As Deutsche Bank’s Jim Reid writes in his EMR report, “the big theme yesterday was a big intraday swing in rates as the European session saw yields rise everywhere but with this more than reversing late in the US session.”
The rally back seemed to start just ahead of the latest Treasury auction and accelerated on better than expected results. Early in the US trading day, US Treasury yields had climbed a further +3.9bps to 1.185%, their highest level since March before dropping -5.6bps to finish the day down -1.7bps at 1.129%.
They are fairly flat in Asian trading as we type. US yields likely also fell due to the coordinated comments from Fed governors George, Bullard and Rosengren who all indicated that tapering was not imminent.
As Reid concludes, “we’ve only had 7 business days this year and we’ve already had a full 360 degree tapering debate played out by the Fed” and observes that “Fed Reserve president George, considered one of the more hawkish central bank officials, says it is “too soon to speculate” on when monetary policy support should be pulled back and that the Fed is not likely to react even if inflation rises just over 2%.”
Taken together with Fed governor Rosengren’s comments about not expecting “the US economy to reach a sustained 2% inflation rate” over the next two years it was an evening for market participants to reassess their views on a potential tapering schedule.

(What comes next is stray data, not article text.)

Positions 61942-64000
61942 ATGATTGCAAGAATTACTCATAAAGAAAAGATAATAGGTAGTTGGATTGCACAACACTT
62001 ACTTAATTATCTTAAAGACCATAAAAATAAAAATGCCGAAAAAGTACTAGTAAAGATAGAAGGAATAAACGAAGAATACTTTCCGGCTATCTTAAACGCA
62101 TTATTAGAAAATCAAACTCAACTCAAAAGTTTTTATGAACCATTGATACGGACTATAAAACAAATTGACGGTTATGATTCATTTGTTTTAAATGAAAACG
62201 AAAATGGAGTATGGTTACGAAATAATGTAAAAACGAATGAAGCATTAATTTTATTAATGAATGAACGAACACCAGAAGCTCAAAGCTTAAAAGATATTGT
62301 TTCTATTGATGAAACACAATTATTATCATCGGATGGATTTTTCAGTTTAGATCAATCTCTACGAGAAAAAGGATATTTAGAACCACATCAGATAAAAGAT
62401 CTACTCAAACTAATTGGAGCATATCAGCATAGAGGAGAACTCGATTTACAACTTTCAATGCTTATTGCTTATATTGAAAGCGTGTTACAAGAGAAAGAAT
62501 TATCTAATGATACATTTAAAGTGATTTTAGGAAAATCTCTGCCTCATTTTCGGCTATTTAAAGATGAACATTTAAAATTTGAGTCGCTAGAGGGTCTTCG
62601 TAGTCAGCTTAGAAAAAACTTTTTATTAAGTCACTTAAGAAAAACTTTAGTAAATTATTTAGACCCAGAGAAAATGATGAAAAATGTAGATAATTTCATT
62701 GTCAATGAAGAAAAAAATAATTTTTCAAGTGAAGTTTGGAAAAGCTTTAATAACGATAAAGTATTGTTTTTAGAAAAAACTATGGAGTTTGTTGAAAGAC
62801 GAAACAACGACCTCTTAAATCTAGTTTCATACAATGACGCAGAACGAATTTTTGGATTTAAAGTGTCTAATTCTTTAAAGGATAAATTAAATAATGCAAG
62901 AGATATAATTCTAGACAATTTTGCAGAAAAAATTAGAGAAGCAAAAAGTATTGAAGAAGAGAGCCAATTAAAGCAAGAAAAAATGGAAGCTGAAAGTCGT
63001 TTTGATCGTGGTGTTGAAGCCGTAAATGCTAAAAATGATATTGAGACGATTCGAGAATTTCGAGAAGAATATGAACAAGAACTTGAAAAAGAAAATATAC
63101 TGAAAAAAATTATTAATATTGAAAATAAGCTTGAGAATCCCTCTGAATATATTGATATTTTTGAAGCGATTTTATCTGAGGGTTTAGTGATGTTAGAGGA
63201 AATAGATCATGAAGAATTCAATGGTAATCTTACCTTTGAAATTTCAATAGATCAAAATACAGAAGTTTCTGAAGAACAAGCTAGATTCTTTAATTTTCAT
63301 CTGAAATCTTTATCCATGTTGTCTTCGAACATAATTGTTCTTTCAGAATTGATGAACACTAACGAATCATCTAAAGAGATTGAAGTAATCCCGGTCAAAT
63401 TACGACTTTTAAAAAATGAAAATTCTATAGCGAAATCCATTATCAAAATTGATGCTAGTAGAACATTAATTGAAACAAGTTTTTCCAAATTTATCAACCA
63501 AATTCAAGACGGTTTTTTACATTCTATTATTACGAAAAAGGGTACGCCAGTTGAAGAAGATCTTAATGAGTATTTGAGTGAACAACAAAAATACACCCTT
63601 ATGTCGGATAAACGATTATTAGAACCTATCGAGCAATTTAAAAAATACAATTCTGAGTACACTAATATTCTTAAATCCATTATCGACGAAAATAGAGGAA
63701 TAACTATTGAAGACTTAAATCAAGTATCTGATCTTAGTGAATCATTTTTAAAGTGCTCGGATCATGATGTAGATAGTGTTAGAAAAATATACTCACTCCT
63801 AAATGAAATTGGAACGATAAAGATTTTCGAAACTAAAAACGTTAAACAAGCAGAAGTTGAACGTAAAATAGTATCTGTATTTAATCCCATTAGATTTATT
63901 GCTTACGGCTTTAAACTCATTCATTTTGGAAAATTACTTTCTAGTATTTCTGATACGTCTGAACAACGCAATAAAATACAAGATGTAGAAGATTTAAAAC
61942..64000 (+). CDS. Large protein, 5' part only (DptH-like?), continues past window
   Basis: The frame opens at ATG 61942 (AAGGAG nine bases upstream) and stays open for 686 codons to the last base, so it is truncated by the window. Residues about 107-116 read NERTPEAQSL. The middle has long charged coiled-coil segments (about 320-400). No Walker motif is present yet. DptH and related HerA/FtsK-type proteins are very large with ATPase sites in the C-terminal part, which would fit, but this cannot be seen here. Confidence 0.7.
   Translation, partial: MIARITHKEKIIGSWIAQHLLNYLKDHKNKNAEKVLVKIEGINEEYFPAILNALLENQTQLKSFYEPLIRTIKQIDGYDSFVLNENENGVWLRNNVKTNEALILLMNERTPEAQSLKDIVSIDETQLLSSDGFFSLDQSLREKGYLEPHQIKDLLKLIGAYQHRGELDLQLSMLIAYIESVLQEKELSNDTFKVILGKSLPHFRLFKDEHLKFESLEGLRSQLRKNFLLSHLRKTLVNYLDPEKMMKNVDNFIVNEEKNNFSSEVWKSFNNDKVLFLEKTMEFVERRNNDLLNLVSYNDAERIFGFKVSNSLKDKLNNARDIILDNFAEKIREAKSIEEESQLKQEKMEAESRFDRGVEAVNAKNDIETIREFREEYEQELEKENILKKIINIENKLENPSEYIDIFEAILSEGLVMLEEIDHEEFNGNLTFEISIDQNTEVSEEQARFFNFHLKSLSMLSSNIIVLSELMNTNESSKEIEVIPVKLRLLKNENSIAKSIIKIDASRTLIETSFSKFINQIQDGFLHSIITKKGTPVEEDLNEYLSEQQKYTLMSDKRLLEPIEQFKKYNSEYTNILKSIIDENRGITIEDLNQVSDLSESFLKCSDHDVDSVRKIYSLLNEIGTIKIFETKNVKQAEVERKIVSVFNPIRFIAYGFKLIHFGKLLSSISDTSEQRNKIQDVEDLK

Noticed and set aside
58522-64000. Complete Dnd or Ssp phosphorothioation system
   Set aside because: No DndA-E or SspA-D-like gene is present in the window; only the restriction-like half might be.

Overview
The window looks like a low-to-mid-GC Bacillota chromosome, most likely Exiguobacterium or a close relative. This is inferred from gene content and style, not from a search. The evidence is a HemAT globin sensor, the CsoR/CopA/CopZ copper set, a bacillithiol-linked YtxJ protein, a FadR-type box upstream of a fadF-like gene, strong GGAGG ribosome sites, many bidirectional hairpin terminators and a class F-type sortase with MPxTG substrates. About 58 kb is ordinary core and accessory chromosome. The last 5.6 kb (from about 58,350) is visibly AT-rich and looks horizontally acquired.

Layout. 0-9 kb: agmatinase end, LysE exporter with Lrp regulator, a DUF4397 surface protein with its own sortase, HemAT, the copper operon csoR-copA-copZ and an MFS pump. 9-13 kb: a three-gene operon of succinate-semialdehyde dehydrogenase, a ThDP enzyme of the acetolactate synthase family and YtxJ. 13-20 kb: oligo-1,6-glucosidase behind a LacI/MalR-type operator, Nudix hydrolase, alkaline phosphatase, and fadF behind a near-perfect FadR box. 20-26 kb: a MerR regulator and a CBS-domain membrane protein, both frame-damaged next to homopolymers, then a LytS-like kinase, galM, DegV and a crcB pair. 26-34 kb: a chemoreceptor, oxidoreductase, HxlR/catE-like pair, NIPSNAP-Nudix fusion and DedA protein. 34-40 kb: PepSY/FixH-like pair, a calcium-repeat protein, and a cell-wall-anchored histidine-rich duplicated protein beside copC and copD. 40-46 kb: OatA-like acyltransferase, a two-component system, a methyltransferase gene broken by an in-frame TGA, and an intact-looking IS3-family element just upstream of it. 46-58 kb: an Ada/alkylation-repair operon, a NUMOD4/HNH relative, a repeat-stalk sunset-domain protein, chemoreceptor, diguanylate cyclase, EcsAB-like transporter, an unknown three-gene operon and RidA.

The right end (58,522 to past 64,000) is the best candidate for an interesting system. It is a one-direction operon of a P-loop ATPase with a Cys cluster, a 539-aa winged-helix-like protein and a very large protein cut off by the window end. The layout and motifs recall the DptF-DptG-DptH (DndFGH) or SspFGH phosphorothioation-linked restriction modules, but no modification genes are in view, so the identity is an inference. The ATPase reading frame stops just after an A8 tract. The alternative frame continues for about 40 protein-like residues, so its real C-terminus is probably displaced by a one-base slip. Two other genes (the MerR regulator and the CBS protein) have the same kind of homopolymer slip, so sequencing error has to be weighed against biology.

Meanwhile, a look at the ED curve shows rather aggressive steepening as rate hike expectations are brought forward.
The reason for this as Bloomberg’s Stephen Spratt noted yesterday is that in the past week there has been “a surge in option bets which pay off as more Federal Reserve hikes are priced in, though all of them are targeted at rates two or three years from now”, which is makes sense since Goldman – which has the inside ear on Fed decisions – recently pulled forward its “lift off” forecast to the second half of 2024.
As Spratt further explains, given the Fed’s mantra of lower rates for longer, “traders don’t expect hikes this year and are unwilling to pay up for expensive options with long-dated expiries. The solution: a rush into so-called mid-curve options with short-term expiries but are priced off rates a couple of years out. This allows traders to focus bets on 2023 and 2024, without having to hold the options for more than a few months.”
The option activity spike is in response to heightened expectations for aggressive reflation, after Biden vowed “trillions” in fiscal stimulus after the recent Democratic blue sweep.
Volumes in this part of the option market have surged to the highest since November in some cases as U.S. President-elect Joe Biden prepares to release proposals for a stimulus package worth trillions of dollars on Thursday, spurring wagers on additional rate hike premiums in Eurodollar futures.
One final observation from Spratt: “While a huge variety of bets have been made, there has been one stand-out in what’s known as March 2021 three-year mid-curves. More than 100,000 puts were traded betting on higher rates in the March 2024 contract, even though the options themselves expire the same month this year.”
In short, consensus has now fully priced in a rate hike cycle beginning some time in early 2024. Alas, consensus is always wrong, which begs the question: will the Fed hike sooner or – much more likely – never, since in a world where there will soon be $300 trillion in debt, central banks can no longer raise the cost of money – and debt – without also unleashing the apocalypse.